Hawaii has the highest statewide cost of living in the U.S. Our state also has the nation’s biggest discrepancy between our cost of living and average wages, and it is no coincidence that we have the worst homeless problem in the nation.

Poverty and homelessness are a growing blight on our society, and threaten not only our own enjoyment of our island lifestyle, but increasingly affect our image among visitors, which is our economic lifeblood.

But more importantly, we cannot in good conscience allow so many to live in poverty amidst our affluence.

Homeless King Street Smith Street covered with blanket squatting. 17 feb 2017
A homeless person earlier this month found a spot near the corner of Smith and King streets. Raising the minimum wage in Hawaii may help keep some from falling into homelessness. Cory Lum/Civil Beat

Many proposals aim to incrementally address poverty and homelessness, and all are needed pieces to the puzzle. Affordable housing, low income tax relief, a state EITC, expanded medicare and other efforts are welcome, but will never bring resolution to this crisis at the pace we are going.

There is one way we can virtually solve poverty and homelessness that is entirely in our power to do: a $15 per hour minimum wage.

Other places have implemented this, with great benefit to their economy. These places share a high cost of living with our state. In these locales, including NYC, Seattle, and San Francisco, we did not see a loss of jobs, and the increase in circulating money has benefitted almost everyone concerned.

There are arguments against increasing our minimum wage. Usually they come from business interests and chambers of commerce. As an employer of over 200 people, I understand the concerns of employers and businesses, and hope to address these.

Some say it will harm business by reducing profitability. Others say it will result in higher prices, or layoffs. Let’s look at these assumptions.

If everyone raises wages, there’s much more money in circulation. This results in more consumer spending and a better overall economy. Let’s assume that some businesses will have to raise prices. Labor is only one part of a business’s costs, and will have a minimal effect on prices. If the price of lunch goes up 1 percent to 5 percent, but everyone can now afford to buy it, that is a benefit to all.

When a business pays less than a living wage, there are consequences affecting the business as well as society. An employee who cannot afford his/her life is an employee that is stressed, less healthy, and always looking for a better paying job. A well-paid employee is more motivated, loyal, and stable. These result in a better staff which can help the business in tangible and subtle ways.

If a $15 minimum wage raises prices slightly, but results in a society in which we all benefit and virtually solves our serious growing poverty crisis, is that not worth doing?

I do not believe a higher minimum wage will result in layoffs. We have not seen this in areas that raised the minimums, so there is no evidence this is true. In fact such areas have seen job growth, not shrinkage.

In some rare cases, there may be fewer jobs in a business. Consider a business with three employees at our current minimum wage, soon to be $10 an hour. This business is paying $30 an hour, and can afford no more. Typically, at least one of the workers is new, since workers at this pay rate are always seeking new jobs in hope of advancement or better pay. Their motivation and loyalty to the company is minimal.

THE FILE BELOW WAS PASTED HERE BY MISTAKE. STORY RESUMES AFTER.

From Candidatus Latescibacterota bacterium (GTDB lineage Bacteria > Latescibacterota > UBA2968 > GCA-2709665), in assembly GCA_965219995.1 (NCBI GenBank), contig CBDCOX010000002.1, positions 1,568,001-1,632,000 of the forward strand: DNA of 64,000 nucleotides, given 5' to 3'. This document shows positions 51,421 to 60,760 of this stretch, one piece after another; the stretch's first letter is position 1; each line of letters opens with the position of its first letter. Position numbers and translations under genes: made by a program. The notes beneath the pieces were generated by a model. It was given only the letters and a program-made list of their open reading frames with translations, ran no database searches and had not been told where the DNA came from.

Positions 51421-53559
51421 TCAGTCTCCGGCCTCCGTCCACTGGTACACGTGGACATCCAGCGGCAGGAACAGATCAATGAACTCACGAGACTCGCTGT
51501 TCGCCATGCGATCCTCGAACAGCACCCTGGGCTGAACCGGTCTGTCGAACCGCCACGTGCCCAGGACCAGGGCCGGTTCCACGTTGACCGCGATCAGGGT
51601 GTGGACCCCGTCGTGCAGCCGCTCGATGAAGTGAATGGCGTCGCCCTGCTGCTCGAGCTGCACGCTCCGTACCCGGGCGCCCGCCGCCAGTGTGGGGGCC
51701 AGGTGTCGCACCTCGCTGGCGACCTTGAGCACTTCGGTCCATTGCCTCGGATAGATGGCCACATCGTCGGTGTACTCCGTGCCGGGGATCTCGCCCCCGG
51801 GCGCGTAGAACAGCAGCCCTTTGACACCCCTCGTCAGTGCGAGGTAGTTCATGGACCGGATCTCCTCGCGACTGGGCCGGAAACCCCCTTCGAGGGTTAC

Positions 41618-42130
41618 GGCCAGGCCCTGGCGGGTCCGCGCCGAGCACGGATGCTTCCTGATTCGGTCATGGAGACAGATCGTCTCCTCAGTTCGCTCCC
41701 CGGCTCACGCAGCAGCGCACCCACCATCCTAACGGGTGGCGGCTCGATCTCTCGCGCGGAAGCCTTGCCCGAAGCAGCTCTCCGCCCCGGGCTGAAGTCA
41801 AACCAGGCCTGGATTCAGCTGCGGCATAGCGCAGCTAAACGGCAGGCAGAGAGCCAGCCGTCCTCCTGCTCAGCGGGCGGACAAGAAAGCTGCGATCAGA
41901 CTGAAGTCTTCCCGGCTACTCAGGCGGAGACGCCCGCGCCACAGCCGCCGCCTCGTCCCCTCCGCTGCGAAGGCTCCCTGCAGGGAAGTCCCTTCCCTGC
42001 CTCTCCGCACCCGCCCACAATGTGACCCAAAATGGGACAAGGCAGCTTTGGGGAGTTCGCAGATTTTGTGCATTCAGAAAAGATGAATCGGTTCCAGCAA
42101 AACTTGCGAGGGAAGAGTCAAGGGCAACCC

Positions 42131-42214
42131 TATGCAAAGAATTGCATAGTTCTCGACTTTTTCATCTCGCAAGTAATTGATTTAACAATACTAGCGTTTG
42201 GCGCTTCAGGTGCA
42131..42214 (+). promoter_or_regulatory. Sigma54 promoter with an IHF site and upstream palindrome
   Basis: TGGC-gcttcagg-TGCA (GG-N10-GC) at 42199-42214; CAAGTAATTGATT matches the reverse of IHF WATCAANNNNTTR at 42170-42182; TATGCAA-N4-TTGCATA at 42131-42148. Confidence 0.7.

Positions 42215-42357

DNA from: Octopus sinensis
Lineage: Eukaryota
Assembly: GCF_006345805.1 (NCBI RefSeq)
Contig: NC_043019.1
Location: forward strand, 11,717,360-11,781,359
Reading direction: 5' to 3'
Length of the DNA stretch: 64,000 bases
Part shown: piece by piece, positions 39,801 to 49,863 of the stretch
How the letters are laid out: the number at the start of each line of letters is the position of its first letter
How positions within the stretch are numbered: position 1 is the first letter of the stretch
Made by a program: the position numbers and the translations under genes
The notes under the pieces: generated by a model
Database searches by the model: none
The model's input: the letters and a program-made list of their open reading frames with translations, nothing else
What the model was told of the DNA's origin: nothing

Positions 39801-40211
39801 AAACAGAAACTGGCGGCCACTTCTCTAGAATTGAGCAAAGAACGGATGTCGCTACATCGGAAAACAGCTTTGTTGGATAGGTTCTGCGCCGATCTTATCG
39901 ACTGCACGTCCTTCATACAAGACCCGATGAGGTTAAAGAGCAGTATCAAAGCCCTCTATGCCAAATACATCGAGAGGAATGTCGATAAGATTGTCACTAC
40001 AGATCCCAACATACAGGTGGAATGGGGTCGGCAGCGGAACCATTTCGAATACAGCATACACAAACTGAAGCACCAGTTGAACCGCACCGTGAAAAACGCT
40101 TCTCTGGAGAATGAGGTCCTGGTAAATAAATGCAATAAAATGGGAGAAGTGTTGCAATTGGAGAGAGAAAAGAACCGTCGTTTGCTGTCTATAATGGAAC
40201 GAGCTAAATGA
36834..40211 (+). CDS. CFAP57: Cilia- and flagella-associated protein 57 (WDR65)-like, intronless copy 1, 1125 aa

Now consider this business has two employees at $15 an hour – still costing the business $30 an hour total. These employees will be more stable, thus better trained and more efficient. They are more motivated, loyal and less likely to be seeking new employment.

I suggest the business is better off with well paid employees who can afford their life. They are happier, healthier, and better able to contribute the success of the business.

In most cases, with more motivated, stable employees, the business is better able to grow and will not need to reduce jobs, but will grow because of a better staff.

When a business pays a living wage, we all win. When a business pays less than a living wage, our government is burdened by the costs of assistance, including food stamps, poor community health, emergency room medical treatments, and the many costs of homelessness.

A living wage places the costs of living on the employer, where it should be, and reduces the costs of government. Higher wages bring much more money into the government coffers through more income taxes, while reducing the many government costs of poverty.

Each year we agonize over how to pay for essential services without raising taxes. This is the solution for our government finances as well as for businesses.

If a $15 minimum wage raises prices slightly, but results in a society in which we all benefit and virtually solves our serious growing poverty crisis, is that not worth doing? How can we make excuses for not solving poverty when it is indeed in our power, right now, to do so?

The bigger issue is moral, not economic. Is it not an employer’s civic and moral duty to pay a living wage? How can it be pono for a business to profit while its staff, the human beings who make up the business, do without basics?

It is an illusion for a business to put such burdens on workers, ignore the massive cost to society and government, and claim to be successful. Success is when we all benefit and grow together. We are all in the same boat – let’s care about all our people.

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